Noting the additional year and up to $20 million in added costs to build an underpass, not including environmental costs, some area residents said they supported the overpass plan.

“We cannot endure any more delays,” said Jessica Hulsey, of the Super Neighborhood 63 Council, which encompasses the Second Ward.

Metro’s press release for this is here. See here, here, here, and here for the background. I have always thought that an underpass was the ideal solution, but at this point given the cost and the time frame, it’s quite reasonable for Metro to say we’re going to do an overpass and we’re going to do our best to make it okay. Various elected officials that represent the area asked Metro not to go forward at this time, so it’s certainly possible they can come under some pressure, but I don’t know what they can do to really affect it at this point. The fact that not everyone is against the decision to proceed also suggests Metro is on reasonably solid ground. The underpass would have been best, but at this point it just wasn’t going to happen. I sympathize with the holdouts, and I wish them luck in making the best of the hand they’ve been dealt.

What campaign signs?

Denise Pratt says she knows nothing about all those campaign signs advocating her re-election that she says she isn’t running for.

Denise Pratt

Campaign signs urging voters to “Re-elect Denise Pratt” have popped up outside at least three early voting locations this week, more than two months after the family court judge announced her immediate resignation and the suspension of her re-election campaign – later revealed to be part of a deal with the Harris County District Attorney to avoid indictment.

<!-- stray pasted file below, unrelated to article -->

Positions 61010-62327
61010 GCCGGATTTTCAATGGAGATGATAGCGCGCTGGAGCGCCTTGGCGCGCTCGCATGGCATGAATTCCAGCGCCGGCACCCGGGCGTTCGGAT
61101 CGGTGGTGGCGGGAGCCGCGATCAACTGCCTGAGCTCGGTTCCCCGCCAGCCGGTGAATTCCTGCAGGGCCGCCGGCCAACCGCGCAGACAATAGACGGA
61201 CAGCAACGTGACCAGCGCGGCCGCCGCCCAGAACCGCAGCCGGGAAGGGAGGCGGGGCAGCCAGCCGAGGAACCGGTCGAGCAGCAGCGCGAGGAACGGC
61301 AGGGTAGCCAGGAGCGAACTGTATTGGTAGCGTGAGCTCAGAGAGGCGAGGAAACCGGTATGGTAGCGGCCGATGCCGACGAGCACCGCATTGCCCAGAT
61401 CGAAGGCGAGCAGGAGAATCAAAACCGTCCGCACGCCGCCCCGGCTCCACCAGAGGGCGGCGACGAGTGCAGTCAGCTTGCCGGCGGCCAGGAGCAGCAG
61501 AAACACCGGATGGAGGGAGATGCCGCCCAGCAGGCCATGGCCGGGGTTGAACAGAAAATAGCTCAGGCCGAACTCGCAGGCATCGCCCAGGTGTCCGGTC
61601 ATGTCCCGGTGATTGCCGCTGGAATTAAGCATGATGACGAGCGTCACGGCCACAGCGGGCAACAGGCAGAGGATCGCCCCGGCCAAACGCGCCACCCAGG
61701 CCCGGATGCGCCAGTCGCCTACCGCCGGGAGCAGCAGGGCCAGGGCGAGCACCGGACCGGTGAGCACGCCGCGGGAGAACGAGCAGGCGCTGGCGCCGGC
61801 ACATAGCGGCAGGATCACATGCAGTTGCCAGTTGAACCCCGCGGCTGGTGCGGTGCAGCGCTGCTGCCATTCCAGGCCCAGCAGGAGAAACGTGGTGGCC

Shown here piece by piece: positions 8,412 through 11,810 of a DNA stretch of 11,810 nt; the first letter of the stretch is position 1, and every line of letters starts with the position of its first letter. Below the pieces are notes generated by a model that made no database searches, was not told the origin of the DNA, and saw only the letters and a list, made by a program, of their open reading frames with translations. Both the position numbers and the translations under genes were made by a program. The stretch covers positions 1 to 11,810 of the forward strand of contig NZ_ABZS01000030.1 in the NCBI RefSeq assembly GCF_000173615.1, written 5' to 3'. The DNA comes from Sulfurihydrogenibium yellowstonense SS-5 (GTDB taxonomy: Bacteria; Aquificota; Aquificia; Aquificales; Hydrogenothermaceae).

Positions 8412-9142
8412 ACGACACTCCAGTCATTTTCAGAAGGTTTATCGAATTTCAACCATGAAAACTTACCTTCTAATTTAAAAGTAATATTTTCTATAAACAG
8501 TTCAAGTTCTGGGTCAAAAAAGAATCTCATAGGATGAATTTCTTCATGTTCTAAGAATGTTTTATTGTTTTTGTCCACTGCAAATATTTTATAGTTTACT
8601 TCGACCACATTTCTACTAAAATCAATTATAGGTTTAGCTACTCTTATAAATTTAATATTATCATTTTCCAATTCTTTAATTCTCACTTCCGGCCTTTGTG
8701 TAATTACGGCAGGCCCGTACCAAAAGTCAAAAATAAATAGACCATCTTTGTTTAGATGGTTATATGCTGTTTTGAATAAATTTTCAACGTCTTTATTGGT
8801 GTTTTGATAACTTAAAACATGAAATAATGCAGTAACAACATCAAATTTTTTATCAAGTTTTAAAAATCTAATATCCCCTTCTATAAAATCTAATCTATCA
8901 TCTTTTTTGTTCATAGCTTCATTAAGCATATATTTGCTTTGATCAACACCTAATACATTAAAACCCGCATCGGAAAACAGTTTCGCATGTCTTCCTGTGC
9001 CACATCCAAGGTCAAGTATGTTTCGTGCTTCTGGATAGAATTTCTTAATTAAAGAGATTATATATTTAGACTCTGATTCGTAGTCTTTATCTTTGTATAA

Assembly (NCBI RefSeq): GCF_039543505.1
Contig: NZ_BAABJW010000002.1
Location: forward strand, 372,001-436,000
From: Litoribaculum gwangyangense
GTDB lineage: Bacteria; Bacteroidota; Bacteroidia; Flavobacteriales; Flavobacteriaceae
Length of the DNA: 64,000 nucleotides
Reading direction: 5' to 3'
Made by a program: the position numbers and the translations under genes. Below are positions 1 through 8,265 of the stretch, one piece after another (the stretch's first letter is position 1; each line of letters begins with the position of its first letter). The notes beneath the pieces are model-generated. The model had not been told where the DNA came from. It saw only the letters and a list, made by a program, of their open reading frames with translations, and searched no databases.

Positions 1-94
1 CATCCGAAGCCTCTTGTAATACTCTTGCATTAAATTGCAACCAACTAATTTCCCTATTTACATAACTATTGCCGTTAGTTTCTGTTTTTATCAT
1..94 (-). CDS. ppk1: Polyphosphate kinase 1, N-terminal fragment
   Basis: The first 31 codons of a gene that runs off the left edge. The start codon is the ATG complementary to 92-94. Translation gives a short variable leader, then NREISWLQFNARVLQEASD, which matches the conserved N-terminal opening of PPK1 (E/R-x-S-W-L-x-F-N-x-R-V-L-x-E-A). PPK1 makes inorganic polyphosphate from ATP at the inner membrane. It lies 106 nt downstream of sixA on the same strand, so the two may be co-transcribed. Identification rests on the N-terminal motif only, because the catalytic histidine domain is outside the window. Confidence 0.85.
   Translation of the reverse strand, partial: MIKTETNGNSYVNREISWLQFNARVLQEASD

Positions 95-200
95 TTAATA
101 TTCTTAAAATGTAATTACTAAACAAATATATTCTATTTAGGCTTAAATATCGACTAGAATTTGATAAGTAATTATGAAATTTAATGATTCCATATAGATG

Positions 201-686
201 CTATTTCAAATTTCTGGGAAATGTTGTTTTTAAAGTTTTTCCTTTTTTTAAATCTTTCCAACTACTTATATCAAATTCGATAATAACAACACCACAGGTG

“It’s very puzzling,” said local Republican activist Joseph McReynolds, who was handing out mailers for the Spring Branch Republicans outside the Metropolitan Multi-Services Center on West Gray, where there were 18 Pratt campaign signs on Thursday, including a row of nine along the street leading up to the driveway. Pratt signs also were found at early voting locations in Kingwood and George Bush Park in west Houston.

In early April, two days after she resigned, Pratt sparked rumors that she still was campaigning when she sent a text message to supporters asking them to urge an influential endorser to hold off on switching his support to her challenger in the May 27 Republican primary runoff.

The Baytown native denied the rumors, posting a statement on her campaign website that said she had, “in fact,” suspended her re-election efforts. The statement still was there on Thursday.

Asked about the signs, Pratt’s lawyer, Terry Yates, said via email “We have no knowledge of that.”

Clearly, this is the work of some overzealous volunteers. What other possible explanation could there be? OK, OK, Texpatriate mentions rumors of some third party troublemaker planting the signs, and I have to admit that this election is more suitable than most for that kind of shenanigan. It’s a possibility that deserves at least a bit more consideration than snarky dismissal. That said, there’s no particular reason to trust anything the Pratt campaign has to say. So we’ll see what happens.